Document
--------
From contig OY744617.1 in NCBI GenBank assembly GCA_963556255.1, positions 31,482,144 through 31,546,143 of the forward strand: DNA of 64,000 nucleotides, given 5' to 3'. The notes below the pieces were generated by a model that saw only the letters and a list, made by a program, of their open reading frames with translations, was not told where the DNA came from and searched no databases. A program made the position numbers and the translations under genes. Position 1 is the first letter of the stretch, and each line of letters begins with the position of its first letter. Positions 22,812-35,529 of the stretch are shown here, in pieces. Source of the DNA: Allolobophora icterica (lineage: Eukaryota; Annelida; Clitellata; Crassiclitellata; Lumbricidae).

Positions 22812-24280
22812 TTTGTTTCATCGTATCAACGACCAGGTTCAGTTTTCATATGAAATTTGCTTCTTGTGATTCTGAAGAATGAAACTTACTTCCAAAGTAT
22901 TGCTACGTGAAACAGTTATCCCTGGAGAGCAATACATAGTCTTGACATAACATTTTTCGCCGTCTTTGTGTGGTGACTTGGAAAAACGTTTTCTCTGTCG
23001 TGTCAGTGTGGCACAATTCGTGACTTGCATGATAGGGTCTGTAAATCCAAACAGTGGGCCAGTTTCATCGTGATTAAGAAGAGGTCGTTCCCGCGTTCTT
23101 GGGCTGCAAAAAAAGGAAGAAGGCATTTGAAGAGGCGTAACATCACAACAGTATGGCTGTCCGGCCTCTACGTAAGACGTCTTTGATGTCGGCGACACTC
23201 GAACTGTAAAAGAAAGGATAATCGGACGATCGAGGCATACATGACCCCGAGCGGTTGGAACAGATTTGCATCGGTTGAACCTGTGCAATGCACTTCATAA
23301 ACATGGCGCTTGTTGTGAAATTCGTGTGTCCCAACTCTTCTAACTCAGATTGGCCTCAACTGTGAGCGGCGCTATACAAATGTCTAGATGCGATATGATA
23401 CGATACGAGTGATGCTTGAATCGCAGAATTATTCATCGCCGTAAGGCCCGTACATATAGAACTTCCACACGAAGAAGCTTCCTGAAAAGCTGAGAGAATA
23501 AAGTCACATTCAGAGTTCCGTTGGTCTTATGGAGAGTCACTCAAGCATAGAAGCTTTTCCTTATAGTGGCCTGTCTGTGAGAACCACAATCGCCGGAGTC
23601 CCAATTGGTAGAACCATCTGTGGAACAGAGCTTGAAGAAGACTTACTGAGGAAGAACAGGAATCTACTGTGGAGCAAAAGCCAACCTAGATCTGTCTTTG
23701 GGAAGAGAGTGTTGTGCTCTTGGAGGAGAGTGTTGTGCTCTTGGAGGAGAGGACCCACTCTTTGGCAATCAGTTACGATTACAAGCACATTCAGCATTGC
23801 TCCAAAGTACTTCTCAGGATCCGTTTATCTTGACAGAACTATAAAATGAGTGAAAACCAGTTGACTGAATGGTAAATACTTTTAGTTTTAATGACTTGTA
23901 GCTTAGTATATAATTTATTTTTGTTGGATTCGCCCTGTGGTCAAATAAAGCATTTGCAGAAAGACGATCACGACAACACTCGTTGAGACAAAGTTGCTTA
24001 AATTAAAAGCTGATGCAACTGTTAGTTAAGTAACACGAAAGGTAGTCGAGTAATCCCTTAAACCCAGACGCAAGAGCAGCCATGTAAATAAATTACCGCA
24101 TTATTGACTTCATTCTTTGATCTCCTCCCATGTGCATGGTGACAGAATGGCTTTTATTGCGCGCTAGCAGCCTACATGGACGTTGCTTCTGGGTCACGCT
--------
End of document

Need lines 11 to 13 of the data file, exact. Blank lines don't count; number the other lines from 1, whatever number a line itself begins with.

23601 CCAATTGGTAGAACCATCTGTGGAACAGAGCTTGAAGAAGACTTACTGAGGAAGAACAGGAATCTACTGTGGAGCAAAAGCCAACCTAGATCTGTCTTTG
23701 GGAAGAGAGTGTTGTGCTCTTGGAGGAGAGTGTTGTGCTCTTGGAGGAGAGGACCCACTCTTTGGCAATCAGTTACGATTACAAGCACATTCAGCATTGC
23801 TCCAAAGTACTTCTCAGGATCCGTTTATCTTGACAGAACTATAAAATGAGTGAAAACCAGTTGACTGAATGGTAAATACTTTTAGTTTTAATGACTTGTA